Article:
A study claims that people with type 2 diabetes who are overweight but not obese may outlive diabetic patients who are underweight or of normal weight.
This 10-year study was conducted by researchers at the University of Hull, who followed 10,586 patients with type 2 diabetes.
The relationship between prognosis of type 2 diabetes without known cardiovascular disease at the beginning of the study and BMI was investigated. However, confounding factors such as smoking, alcohol intake and physical activity were not reported on.
The researchers observed that overweight and obese patients were more likely to be hospitalised for heart problems. They also noted that the overweight group were more likely to survive for longer than those in the other weight groups.
Lead researcher Dr. Pierluigi Costanzo of the academic cardiology unit at Hull York Medical School, explained: “Previous studies have shown conflicting results about this topic. These results are exploratory and hypothesis-generating.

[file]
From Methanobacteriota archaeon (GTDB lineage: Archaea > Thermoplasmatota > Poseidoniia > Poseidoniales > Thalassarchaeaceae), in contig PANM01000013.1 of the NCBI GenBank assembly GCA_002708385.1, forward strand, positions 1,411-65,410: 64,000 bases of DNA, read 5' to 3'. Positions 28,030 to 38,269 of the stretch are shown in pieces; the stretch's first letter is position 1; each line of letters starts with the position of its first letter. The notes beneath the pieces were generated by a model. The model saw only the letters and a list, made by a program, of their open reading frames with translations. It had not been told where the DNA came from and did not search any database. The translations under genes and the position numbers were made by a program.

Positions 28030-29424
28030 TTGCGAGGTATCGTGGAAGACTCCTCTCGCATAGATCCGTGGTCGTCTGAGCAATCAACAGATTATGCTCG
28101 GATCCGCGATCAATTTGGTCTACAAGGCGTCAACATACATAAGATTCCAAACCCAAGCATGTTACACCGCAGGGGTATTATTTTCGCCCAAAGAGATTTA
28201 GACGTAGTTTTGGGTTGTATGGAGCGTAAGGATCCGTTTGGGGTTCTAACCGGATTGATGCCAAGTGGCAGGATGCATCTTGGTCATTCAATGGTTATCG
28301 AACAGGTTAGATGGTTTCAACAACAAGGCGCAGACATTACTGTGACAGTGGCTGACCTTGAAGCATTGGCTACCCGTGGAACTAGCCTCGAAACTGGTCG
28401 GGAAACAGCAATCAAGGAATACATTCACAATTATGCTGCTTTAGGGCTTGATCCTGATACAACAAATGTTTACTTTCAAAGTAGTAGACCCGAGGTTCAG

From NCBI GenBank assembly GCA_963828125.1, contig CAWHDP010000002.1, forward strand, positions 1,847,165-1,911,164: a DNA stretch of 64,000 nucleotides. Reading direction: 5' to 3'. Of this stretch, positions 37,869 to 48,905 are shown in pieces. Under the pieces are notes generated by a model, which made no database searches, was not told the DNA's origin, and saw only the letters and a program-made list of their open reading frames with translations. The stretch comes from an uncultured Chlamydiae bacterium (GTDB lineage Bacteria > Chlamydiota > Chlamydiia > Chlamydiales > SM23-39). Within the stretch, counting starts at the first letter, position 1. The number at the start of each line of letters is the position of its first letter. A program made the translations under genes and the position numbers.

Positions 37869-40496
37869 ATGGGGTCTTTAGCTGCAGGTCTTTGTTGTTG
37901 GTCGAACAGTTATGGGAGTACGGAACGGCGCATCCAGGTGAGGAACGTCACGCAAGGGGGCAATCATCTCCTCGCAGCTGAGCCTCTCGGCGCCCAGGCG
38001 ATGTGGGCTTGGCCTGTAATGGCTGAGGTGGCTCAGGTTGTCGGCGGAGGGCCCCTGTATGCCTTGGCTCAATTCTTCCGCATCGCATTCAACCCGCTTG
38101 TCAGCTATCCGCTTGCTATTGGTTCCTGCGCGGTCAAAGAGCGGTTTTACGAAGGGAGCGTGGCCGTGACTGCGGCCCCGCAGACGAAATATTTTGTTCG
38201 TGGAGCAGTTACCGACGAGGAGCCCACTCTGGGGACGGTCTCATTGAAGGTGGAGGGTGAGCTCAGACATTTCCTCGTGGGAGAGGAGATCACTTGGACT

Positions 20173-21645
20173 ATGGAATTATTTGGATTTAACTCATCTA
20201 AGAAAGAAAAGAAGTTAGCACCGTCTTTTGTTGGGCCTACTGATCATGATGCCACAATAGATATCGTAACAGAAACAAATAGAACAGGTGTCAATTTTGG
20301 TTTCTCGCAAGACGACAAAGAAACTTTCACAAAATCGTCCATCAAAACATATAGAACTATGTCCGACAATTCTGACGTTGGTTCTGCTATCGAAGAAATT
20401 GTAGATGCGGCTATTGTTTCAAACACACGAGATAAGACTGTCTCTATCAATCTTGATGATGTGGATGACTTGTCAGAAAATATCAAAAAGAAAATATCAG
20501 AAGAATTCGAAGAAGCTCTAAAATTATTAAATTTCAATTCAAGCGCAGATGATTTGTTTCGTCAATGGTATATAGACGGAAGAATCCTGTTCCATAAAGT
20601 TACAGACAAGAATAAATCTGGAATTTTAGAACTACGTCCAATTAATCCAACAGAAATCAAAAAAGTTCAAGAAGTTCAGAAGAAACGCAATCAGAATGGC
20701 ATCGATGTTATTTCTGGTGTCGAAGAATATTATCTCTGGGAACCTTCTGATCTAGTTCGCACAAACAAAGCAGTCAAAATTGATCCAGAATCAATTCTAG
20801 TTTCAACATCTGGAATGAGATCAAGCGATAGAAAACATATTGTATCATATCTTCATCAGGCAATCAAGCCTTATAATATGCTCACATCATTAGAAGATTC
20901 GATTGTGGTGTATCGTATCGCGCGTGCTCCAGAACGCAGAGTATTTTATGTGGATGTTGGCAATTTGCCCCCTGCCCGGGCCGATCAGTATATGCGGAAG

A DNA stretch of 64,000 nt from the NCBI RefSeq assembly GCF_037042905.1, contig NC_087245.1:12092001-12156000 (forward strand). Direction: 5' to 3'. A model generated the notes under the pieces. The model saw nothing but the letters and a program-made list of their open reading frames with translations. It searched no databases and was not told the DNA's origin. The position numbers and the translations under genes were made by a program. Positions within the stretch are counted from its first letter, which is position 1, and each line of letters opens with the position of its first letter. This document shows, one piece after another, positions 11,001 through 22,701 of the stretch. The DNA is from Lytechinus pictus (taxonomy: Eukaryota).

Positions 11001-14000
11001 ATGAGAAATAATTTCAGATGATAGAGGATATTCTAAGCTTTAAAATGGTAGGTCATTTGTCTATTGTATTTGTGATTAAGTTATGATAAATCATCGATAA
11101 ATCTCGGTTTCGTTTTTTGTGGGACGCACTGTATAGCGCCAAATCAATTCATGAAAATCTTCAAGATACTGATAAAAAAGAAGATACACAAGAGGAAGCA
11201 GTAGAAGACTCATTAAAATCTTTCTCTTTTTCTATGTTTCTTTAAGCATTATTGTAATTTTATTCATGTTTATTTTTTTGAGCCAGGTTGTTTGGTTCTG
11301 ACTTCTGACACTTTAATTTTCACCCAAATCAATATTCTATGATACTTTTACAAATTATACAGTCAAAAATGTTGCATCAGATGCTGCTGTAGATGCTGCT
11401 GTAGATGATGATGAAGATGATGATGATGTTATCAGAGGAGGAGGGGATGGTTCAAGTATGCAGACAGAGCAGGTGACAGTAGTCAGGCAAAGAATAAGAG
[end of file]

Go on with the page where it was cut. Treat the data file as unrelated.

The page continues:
“Living a healthy lifestyle aiming to achieve weight loss should be always pursued as already indicated by guidelines,” Costanzo added.
Obesity is a known factor that increases the risk of type 2 diabetes developing. This risk is further heightened if someone is over 45 and has high blood pressure.
However, the results of the study did not specify whether patients of a normal weight had a longer duration of type 2 diabetes. Additionally, there was no cause-and-effect link between extra weight and longer survival, with only an association acknowledged by researchers.
The results of this study were published in Annals of Internal Medicine.
People with type 2 diabetes that are of a normal weight should not attempt to put on weight in an attempt to become overweight. Firm conclusions cannot be drawn from the study as the findings did not disclose participants’ weight in earlier decades.

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